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Then give me welcome, next my heaven the best,
Even to thy pure and most-most loving breast.


O, for
my sake do you with a Fortune chide,
The guilty goddess of my harmful deeds,
That did not better for my life provide,
Than public means, which public manners breeds.
Thence comes it that my name receives à brand;
And almost thence my nature is subdu'd
To what it works in, like the dyer's hand:
Pity me, then, and wish I were renew'd;
Whilst, like a willing patient, I will drink
Potions of eisel, 'gainst my strong infection;
No bitterness that I will bitter think,
Nor double penance, to correct correction.
Pity me, then, dear friend, and I assure ye,
Even that your pity is enough to cure me.


Your love and pity doth th' impression fill
Which vulgar scandal stamp'd upon my brow;
For what care I who calls me well or ill,

you o'er-green my bad, my good allow?
You are my all-the-world, and I must strive
To know my shames and praises from your tongue;
None else to me, nor I to none alive,

That my steel'd sense' or changes right or wrong.c
In so profound abysm I throw all care
Of others' voices, that my adder's sense'
To critic and to flatterer stopped are.
Mark how with my neglect I do dispense:-
You are so strongly in my purpose bred,

That all the world besides methinks are dead.


Since I left you, mine eye is in my mind;
And that which governs me to go about

- do you with Fortune chide,-] The quarto corruptly reads, "wish," for "with." To chide with is to quarrel with. So, in "Cymbeline," Act V. Sc. 4,

"With Mars fall out, with Juno chide," &c.

Again, in "Othello," Act IV. Sc. 3,

"The business of the state does him offence,
And he does chide with you."

b- eisel,-] "Eisel" is vinegar, which, as Malone remarks, was esteemed very efficacious in preventing the communication of infectious distempers.


None else to me, nor I to none alive,

That my steel'd sense' or changes right or wrong.]

Steevens explains this,-"You are the only person who has power to change my stubborn resolution, either to what is right, or to what is wrong."

d critic-] Cynic.

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methinks are dead.] In the old copy, "Methinks y'are dead."

Doth part his function, and is partly blind,
Seems seeing, but effectually is out;

For it no form delivers to the heart

Of bird, of flower, or shape, which it doth latch:b
Of his quick objects hath the mind no part,
Nor his own vision holds what it doth catch;
For if it see the rud'st or gentlest sight,
The most sweet favour or deformed'st creature,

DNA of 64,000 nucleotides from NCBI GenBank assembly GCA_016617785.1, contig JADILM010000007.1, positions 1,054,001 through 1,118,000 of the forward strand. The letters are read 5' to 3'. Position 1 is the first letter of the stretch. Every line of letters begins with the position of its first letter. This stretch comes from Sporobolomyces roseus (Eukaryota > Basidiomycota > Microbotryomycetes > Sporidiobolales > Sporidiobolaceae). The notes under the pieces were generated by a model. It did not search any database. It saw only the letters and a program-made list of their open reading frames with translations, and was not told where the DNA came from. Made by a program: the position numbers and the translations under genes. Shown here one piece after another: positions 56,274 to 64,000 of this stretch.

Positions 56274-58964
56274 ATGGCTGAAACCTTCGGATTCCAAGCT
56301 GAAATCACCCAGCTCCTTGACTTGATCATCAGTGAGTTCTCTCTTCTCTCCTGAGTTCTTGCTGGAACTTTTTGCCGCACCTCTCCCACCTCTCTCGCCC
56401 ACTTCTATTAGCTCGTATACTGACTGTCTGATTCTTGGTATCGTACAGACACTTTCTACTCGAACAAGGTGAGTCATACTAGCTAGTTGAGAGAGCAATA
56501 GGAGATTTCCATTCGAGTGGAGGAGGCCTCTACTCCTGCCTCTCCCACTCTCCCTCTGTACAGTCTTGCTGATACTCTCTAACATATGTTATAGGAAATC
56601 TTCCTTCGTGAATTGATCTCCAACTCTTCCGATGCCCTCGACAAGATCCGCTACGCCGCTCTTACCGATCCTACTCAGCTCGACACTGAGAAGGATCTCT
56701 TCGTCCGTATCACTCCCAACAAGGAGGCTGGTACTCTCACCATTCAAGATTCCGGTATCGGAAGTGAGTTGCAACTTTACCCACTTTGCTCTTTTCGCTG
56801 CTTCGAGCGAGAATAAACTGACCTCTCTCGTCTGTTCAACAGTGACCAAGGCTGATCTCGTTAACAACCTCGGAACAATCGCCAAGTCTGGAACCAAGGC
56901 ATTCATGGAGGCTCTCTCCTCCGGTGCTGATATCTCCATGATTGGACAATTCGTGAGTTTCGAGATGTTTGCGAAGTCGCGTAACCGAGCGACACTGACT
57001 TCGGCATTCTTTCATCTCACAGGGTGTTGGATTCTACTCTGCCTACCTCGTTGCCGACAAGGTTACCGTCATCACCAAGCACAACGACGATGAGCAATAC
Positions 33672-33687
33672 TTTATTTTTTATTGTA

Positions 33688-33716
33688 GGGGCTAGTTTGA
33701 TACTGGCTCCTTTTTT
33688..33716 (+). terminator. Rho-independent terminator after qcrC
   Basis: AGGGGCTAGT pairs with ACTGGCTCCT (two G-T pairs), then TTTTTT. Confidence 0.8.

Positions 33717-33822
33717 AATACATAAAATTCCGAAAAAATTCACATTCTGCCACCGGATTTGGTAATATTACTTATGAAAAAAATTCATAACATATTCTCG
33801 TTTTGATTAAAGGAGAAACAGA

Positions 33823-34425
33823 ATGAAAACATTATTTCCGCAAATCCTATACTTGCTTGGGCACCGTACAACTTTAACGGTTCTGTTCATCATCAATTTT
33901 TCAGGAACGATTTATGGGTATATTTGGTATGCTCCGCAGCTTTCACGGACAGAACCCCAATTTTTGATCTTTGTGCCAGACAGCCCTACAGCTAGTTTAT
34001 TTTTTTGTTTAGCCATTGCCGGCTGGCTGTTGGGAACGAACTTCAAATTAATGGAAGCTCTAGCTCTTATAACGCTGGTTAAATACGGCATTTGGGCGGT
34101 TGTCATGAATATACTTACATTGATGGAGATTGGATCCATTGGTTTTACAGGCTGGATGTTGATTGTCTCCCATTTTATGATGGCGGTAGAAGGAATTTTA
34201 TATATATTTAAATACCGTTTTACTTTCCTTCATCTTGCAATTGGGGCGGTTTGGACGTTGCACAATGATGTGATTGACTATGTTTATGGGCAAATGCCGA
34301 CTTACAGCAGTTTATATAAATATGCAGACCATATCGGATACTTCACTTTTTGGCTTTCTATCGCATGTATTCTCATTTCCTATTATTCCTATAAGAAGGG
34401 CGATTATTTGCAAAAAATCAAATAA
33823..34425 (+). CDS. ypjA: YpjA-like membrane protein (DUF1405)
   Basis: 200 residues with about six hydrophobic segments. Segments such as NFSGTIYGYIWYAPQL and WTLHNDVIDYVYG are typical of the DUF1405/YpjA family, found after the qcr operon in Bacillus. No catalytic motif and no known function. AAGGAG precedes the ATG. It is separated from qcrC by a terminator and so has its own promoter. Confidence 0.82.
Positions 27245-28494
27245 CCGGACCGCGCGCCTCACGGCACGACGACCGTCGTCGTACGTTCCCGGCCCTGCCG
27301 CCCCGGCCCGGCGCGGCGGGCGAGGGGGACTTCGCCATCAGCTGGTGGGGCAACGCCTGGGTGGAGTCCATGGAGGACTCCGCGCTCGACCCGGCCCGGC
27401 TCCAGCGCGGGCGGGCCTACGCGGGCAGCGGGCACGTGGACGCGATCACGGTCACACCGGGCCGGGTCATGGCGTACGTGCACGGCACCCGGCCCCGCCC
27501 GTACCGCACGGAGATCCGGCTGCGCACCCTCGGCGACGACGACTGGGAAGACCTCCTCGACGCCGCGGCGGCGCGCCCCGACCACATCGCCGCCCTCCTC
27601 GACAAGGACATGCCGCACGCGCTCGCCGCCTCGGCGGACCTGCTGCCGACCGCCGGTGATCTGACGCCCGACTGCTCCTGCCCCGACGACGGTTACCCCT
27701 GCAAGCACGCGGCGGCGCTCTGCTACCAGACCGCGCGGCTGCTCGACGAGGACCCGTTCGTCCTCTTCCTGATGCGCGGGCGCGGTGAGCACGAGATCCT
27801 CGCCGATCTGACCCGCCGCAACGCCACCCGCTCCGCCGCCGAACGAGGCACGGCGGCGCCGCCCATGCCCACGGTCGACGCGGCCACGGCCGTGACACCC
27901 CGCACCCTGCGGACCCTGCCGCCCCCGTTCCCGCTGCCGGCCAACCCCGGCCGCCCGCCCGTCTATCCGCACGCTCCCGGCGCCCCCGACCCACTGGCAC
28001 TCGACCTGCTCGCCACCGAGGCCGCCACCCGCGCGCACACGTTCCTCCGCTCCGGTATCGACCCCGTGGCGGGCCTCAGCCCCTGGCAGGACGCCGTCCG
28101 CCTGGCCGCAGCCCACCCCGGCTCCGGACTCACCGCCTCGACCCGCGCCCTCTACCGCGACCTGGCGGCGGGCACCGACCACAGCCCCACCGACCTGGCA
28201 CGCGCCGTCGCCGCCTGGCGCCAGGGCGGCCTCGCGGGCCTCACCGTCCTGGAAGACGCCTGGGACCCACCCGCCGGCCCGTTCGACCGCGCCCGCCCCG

The mountain or the sea, the day or night,
The crow or dove, it shapes them to
Incapable of more, replete with you,
My most true mind thus maketh mine untrue.c




Or whether doth my mind, being crown'd with you,
Drink up the monarch's plague, this flattery?
Or whether shall I say, mine eye saith true,
And that your love taught it this alchemy,
To make of monsters and things indigest
Such cherubins as your sweet self resemble,
Creating every bad a perfect best,

As fast as objects to his beams assemble?
O, 't is the first; 't is flattery in my seeing,
And my great mind most kingly drinks it up:
Mine eye well knows what with his gust is 'greeing,
And to his palate doth prepare the cup:

If it be poison'd, 't is the lesser sin

That mine eye loves it, and doth first begin.


Those lines that I before have writ do lie;
Even those that said I could not love you dearer :
Yet then my judgment knew no reason why
My most full flame should afterwards burn clearer.
But reckoning Time, whose million'd accidents
Creep in 'twixt vows, and change decrees of kings,
Tan sacred beauty, blunt the sharp'st intents,
Divert strong minds to the course of altering things;
Alas, why, fearing of Time's tyranny,

Might I not then say, "Now I love you best,"

Doth part his function,-] Performs part of his office.

b which it doth latch] To latch is to seize, or catch. The quarto in error reads, "doth lack."

My most true mind thus maketh mine untrue.] "I once suspected that Shakespeare wrote,


'My most true mind thus makes mine eye untrue.'

' Thy most true mind thus maketh mine untrue.'

But the text is undoubtedly right. The word untrue is used as a substantive. The sincerity of my affection is the cause of my untruth,' i. e. of my not seeing objects truly, such as they appear to the rest of mankind. So in Measure for Measure,''Say what you can, my false outweighs your true."-MALONE.

When I was certain o'er incertainty,
Crowning the present, doubting of the rest?
Love is a babe; then might I not say so,

To give full growth to that which still doth grow?


Let me not to the marriage of true minds
Admit impediments. Love is not love
Which alters when it alteration finds,a
Or bends with the remover to remove:

O, no! it is an ever-fixed mark,

That looks on tempests, and is never shaken;"

It is the star to every wandering bark,

Whose worth's unknown, although his height be taken.
Love's not Time's fool, though rosy lips and cheeks

Within his bending sickle's compass come;

Love alters not with his brief hours and weeks,

But bears it out even to the edge of doom.
If this be error, and upon me prov'd,
I never writ, nor no man ever lov’d.